Thursday, May 2, 2019

The Typical Genre


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When leaders of the church started to combat the increasing time spent by the youth reading novels, the Home Literature push was born during the 1880s to provide the youth with clean, home manufactured stories. What genre did most of these stories use?
a.                  Western
b.                  Science fiction
c.                   Adventure
d.                  Romance
Yesterday’s answer:
B   The clicking of bone coming together
From the life of Thomas Evans Jeremy:   On one occasion Elder Jeremy, on his way to attend a conference meeting at Myrther Tydfil, South Wales, was crossing a high mountain on a cold stormy day, together with a companion, who, in consequence of the ground being slippery, stumbled and dislocated his ankle. The young man, whose name was John Rice and had only been a member of the Church a short time, sat down by the roadside and wept, they being about seven miles from the nearest house, where they could procure any help. Elder Jeremy explained the ordinance of the laying on of hands to Brother Rice, and promised him that if he had faith he could be healed. He then placed his hands upon the young man’s head and commanded in the name of Jesus Christ that everything in his body which had been dislocated should be restored. He was immediately obeyed, and the young man, who was instantly healed, leaped to his feet, shouting for joy, after which the two continued their journey praising the Lord for the miraculous manifestation of His power. The young man’s ankle was as strong and well as before the accident and Elder Jeremy testifies that when he was administering to the young man, he plainly heard the bones in the dislocated ankle; click together as if being set by some unseen physical power On another occasion when Elder Jeremy was shooting at a flock of crows, the barrel of the gun bursted, and one piece of it struck Elder Jeremy with such force in the forehead that he lost consciousness, and it was thought by those who saw him that he could not possibly live. Among the visitors on the occasion was a Baptist minister, who, on seeing him, declared that if he could get well, he would be willing to acknowledge that there must be some extraordinary power connected with him and his people. Through the faith and prayers of the Elders, Brother Jeremy recovered so quickly that he was out preaching to the people the following Sunday, three days after the accident had taken place; one week later he baptized three persons. The Baptist preacher, however, refused to believe, and when Elder Jeremy exhibited several pieces of bone which had been extracted from the nasty wound, this disbeliever in miracles wickedly insinuated that Elder Jeremy must have found some sheep bones in his field, and was trying to deceive the people. Elder Jeremy bore the scar from this accident in his forehead to his death, but experienced no inconvenience therefrom after the time he was first healed.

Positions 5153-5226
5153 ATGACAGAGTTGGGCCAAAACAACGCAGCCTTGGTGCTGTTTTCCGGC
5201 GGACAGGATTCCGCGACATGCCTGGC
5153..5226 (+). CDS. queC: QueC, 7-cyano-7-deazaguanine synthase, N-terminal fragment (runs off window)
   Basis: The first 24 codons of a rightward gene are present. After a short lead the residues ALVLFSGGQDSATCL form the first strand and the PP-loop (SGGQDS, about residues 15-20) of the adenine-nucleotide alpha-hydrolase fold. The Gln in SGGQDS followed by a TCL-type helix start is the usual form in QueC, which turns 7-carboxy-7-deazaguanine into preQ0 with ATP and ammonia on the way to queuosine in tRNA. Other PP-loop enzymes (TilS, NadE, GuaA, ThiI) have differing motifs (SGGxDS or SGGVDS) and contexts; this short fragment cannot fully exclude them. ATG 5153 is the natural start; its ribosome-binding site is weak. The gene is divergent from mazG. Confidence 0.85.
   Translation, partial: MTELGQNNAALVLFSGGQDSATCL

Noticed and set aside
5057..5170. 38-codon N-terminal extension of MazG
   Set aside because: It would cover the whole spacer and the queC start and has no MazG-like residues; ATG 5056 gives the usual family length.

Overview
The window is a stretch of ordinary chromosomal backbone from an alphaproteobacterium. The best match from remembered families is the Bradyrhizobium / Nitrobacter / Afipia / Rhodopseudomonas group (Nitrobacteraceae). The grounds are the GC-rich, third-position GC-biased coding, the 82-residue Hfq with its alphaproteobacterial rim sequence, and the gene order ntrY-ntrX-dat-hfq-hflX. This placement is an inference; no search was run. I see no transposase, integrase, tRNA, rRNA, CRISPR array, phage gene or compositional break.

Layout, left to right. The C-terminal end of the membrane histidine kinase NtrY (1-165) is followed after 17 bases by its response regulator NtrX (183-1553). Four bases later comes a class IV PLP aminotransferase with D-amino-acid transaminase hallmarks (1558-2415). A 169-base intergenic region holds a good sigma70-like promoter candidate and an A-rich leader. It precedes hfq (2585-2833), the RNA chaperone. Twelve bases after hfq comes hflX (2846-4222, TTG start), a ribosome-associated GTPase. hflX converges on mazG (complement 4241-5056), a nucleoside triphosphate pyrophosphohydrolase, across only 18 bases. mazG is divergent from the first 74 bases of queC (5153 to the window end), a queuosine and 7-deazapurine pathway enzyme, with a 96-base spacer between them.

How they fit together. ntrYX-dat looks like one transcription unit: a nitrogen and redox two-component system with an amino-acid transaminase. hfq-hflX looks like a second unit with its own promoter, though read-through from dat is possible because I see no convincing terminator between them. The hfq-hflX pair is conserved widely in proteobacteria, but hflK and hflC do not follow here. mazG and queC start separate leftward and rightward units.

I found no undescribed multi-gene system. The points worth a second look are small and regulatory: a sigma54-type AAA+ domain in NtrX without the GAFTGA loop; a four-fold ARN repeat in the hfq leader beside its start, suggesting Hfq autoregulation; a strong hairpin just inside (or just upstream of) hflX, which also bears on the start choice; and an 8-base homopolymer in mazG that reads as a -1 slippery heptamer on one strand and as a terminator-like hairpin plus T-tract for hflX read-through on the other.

Jenson, Andrew, LDS Biographical Encyclopedia (Salt Lake City: Andrew Jensen History Company, 1914), 2: 651-652.

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